Energy and chemicals group Sasol has become the first South African raw material supplier to the plastics industry to become a signatory of Operation Clean Sweep (OCS) – an international stewardship programme designed to prevent resin pellet, flake and powder loss and help keep this material out of the marine environment.
According to Sasol, this is aligned to its commitment to providing chemicals and energy in a responsible way and respecting the environment by continually improving performance to reduce and avoid adverse impacts.
Sasol executive director Bernard Klingenberg says the company, as a responsible polymer producer, aims to join other companies along the plastics value chain in ensuring that polymer pellets are manufactured, transported and stored responsibly until it is converted into the final product.
“Through OCS, Sasol will further [reduce] our environmental footprint by ensuring that our polymer is managed responsibly throughout the manufacturing life cycle stages to prevent any release into the environment.”
Plastics South Africa (SA) is the licensee and project coordinator for OCS in South Africa's plastics industry.
As a signatory of the joint declaration for solutions to the problem of marine litter – which took place during the fifth International Conference on Marine Debris, held in Honolulu, Hawaii, in 2011 – Plastics SA joined the international plastics community’s commitment to address the issue of plastics in the marine environment.
Plastics SA sustainability director Douw Steyn says spilled pellets, flakes and powder can make their way into local waterways and ultimately estuaries and the ocean.
“This is not just an eyesore and a litter issue. Pellets, flakes and powder can be mistaken for food by birds or marine animals and could harm them if ingested.”
As part of its plan of action to implement OCS in South Africa, Plastics SA has developed a detailed toolkit and a manual that contains guidelines to help plastics industry operations managers reduce the accidental loss of pellets, flakes and powder from the manufacturing facility into the environment.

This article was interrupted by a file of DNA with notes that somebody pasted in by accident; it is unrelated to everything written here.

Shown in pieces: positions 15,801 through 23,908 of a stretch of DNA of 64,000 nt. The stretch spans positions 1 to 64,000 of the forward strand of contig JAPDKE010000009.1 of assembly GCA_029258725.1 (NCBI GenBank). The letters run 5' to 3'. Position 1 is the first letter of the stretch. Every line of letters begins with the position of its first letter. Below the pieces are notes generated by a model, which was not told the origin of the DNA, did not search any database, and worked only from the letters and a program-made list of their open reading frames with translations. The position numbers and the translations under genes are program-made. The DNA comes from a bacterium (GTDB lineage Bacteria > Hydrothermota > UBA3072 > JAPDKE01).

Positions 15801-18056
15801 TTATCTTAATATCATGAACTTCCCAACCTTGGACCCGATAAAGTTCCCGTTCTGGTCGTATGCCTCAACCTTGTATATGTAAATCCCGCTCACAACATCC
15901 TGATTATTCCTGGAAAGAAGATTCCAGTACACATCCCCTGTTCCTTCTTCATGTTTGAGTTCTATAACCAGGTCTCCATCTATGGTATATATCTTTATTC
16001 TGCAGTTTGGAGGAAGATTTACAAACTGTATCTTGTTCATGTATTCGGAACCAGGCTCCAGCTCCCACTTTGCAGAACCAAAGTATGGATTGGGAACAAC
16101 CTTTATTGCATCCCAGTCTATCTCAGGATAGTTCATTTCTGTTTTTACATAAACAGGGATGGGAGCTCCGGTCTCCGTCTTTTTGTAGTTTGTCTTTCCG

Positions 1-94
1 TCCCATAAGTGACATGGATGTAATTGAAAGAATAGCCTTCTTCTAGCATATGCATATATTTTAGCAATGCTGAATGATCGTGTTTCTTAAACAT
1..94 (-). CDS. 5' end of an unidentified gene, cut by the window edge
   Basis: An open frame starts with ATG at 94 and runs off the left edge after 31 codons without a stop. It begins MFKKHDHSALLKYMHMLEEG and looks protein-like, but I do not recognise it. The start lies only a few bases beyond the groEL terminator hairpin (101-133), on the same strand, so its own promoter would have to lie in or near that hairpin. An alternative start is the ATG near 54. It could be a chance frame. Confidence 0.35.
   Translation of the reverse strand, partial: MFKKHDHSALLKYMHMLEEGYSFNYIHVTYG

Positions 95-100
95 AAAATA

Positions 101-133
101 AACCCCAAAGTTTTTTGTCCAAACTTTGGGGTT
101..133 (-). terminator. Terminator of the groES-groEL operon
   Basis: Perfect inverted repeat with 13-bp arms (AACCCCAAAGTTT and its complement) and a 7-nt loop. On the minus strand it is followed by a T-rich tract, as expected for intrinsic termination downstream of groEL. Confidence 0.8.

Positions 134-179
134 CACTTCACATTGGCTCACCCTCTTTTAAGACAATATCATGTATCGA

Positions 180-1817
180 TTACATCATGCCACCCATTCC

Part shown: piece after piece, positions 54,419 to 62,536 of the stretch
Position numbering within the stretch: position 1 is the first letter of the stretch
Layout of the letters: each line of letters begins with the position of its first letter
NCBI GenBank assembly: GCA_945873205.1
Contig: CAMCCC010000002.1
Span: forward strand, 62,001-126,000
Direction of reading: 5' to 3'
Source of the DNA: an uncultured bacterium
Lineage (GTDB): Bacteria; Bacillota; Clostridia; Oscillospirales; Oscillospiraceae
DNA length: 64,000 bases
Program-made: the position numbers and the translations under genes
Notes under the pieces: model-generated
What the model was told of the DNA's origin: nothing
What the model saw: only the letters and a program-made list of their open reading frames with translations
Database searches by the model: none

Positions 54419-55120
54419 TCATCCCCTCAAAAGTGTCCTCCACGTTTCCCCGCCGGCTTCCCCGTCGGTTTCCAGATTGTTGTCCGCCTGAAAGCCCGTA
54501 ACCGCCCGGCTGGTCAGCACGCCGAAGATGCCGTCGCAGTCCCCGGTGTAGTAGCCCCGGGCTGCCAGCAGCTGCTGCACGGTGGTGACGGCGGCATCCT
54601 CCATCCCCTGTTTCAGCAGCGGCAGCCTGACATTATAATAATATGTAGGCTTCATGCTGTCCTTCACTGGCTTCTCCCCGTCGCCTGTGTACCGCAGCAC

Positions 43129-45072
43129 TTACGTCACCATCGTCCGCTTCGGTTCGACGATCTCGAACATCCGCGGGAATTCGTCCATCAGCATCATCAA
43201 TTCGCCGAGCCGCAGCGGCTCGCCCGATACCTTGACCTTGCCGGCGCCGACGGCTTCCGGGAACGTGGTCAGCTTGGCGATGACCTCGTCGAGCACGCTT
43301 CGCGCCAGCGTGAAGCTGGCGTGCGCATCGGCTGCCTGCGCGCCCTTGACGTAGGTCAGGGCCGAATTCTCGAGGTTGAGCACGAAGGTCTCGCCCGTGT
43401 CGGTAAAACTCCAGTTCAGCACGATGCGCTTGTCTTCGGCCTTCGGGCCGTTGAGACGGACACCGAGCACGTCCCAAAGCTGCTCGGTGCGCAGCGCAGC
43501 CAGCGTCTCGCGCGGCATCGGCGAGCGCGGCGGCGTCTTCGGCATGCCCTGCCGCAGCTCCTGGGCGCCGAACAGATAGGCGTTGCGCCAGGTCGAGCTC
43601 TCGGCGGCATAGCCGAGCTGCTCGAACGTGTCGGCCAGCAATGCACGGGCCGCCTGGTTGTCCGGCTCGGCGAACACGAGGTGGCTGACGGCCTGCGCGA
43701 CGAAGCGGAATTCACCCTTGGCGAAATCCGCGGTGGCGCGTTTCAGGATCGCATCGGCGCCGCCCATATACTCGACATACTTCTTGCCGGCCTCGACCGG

To date, more than nine local companies, as well as the producer responsibility organisations – such as Petco, Polyco, the Southern African Vinyls Association and Polystyrene Association of SA – have taken the OCS pledge on behalf of their members and agreed to six commitments to establish demonstrable environmentally responsible processes.
These include improving worksite set-up to prevent and address spills; creating and publishing internal procedures to achieve zero operations plastic material loss; providing employee training and accountability for spill prevention, containment, clean-up and disposal and auditing performance regularly. They also include complying with all applicable State and local regulations governing operations plastics waste containment and management, and encouraging value chain partners (contractors, transporters, distributors) to pursue the same goals.
Klingenberg says Sasol has conducted internal assessments at its South African production sites and implemented improvements which include reinforcing good housekeeping practices, employee awareness and implementation of screens on drains.
“In addition, Sasol is in the process of engaging with supply chain partners to assist them, where necessary, in adopting these important practices.”
Leading up to the signing of the OCS pledge, Sasol undertook various activities towards becoming an OSC member which included education and awareness sessions, production facility audits, and conducted self-assessments questionnaires along Sasol’s supply chain.
Plastics SA states that it is highly appreciative of Sasol’s commitment to the OCS.